India sees alarming fall in wild jumbo population

The Asian Age.

India, All India

The deep wildlife crisis in the country is illustrated by the current situation of Asian elephants.

Elephants face threat such as shrinkage of their forest ranges, habitat defragmentation, poaching, captivity and anthropogenic pressure.

Bengaluru: With forests being encroached in the name of infrastructure development, the intimate connection between the wildlife and diverse eco-system is constantly being disturbed. The deep wildlife crisis in the country is illustrated by the current situation of Asian elephants.

Elephants enjoy the highest status of Schedule I species in the Wildlife Protection Act of India, 1972, but unfortunately situation on the ground is completely different.

“It is disappointing that today, only about 27,000 wild elephants live in the country, as against a million a decade ago, which is a 98% fall in the population. India is home to over 50% of Asian elephants in the world, making it the last stronghold of these majestic creatures. They face the threat of shrinking forest ranges, habitat defragmentation, poaching, captivity, and anthropogenic pressure,” claimed Mr Kartick Satyanarayan, co-founder, Wildlife SOS, which started working with elephants in 2010 to save them from being subjected to severe abuse and cruelty.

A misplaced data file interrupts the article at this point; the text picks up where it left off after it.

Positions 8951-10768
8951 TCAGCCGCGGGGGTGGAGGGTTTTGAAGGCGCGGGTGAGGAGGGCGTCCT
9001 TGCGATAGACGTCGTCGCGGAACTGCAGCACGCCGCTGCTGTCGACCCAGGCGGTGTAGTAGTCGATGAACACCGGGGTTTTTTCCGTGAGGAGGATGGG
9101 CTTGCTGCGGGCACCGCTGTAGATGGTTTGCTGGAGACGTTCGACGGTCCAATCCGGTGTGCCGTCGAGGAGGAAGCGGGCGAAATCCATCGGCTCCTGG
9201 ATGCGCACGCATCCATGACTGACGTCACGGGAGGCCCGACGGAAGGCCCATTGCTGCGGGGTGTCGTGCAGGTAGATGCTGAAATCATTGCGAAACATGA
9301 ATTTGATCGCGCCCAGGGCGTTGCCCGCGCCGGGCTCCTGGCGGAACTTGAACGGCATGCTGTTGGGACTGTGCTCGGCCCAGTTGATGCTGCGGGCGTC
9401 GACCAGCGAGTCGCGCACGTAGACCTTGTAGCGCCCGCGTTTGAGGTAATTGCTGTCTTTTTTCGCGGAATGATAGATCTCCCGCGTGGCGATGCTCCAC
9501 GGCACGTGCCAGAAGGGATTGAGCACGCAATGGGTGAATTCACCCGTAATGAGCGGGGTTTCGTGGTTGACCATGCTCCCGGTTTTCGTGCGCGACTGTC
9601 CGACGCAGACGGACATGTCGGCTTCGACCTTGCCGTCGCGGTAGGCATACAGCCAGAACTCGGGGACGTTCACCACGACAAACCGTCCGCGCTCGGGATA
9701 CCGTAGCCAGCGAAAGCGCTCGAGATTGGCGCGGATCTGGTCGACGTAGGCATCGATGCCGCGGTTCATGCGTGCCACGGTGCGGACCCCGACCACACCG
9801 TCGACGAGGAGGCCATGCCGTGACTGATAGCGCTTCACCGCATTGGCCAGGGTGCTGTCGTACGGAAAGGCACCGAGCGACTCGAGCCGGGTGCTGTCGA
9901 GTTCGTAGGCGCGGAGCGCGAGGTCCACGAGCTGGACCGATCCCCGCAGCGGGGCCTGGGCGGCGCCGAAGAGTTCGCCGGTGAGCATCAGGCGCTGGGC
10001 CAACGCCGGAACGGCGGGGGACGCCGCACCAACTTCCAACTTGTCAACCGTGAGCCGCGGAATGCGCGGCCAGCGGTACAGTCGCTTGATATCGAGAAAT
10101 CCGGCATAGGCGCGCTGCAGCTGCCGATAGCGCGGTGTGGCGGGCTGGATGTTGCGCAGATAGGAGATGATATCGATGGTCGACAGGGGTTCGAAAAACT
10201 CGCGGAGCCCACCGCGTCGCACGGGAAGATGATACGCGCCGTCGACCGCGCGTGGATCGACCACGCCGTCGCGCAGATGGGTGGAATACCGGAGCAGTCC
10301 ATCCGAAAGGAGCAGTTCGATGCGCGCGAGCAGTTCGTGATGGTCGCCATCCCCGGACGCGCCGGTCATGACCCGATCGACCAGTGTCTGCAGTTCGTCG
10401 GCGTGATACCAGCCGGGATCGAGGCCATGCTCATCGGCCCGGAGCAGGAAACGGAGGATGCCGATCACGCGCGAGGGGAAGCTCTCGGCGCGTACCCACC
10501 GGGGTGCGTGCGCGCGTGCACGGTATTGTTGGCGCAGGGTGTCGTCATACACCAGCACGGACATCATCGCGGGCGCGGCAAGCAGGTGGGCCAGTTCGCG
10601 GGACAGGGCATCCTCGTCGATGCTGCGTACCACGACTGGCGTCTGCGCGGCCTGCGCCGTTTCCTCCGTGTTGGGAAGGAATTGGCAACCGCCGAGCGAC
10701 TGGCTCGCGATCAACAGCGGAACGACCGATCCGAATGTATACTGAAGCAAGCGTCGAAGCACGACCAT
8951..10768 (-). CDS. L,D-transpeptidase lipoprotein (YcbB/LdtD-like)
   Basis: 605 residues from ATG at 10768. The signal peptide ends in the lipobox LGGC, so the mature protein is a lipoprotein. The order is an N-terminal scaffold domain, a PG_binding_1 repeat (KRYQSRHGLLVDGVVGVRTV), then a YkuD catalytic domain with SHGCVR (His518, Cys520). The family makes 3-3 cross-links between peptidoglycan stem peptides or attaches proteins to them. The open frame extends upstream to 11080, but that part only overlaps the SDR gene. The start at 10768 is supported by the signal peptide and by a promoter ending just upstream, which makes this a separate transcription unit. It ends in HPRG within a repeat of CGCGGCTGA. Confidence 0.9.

“Captivity of elephants is associated with the cultural history of India and is accepted. But it masks the sad reality of illegal live elephant trade across the country. Captive elephants are found to be suffering from health issues, like foot rot, arthritis and compromised nutrition. These elephants are worked to the point of exertion and once their health problems hinder their movement, they are disposed of,” he said.

According to a census carried out in 2018 by Project Elephant, there were 2,454 captive elephants in the country. This number is likely to decrease as elephants will subsequently age and the Wildlife Protection Act, 1972 forbids the capture of new calves for captivity.

Access to veterinary aid is a rarity, and the Wildlife SOS has been bringing critical medical aid to distressed elephants through its mobile veterinary unit. The NGO takes care of both wild and captive elephants in Karnataka, Maharashtra, Uttar Pradesh, Uttarakhand and Kerala.

“Often, simple injuries become chronic because of untimely or absence of treatment. Especially foot injuries have the tendency of becoming fatal to elephants. It is imperative to improve the condition of these elephants. We have been engaging with elephant keepers in different states to sensitise them about humane management of elephants,” he said.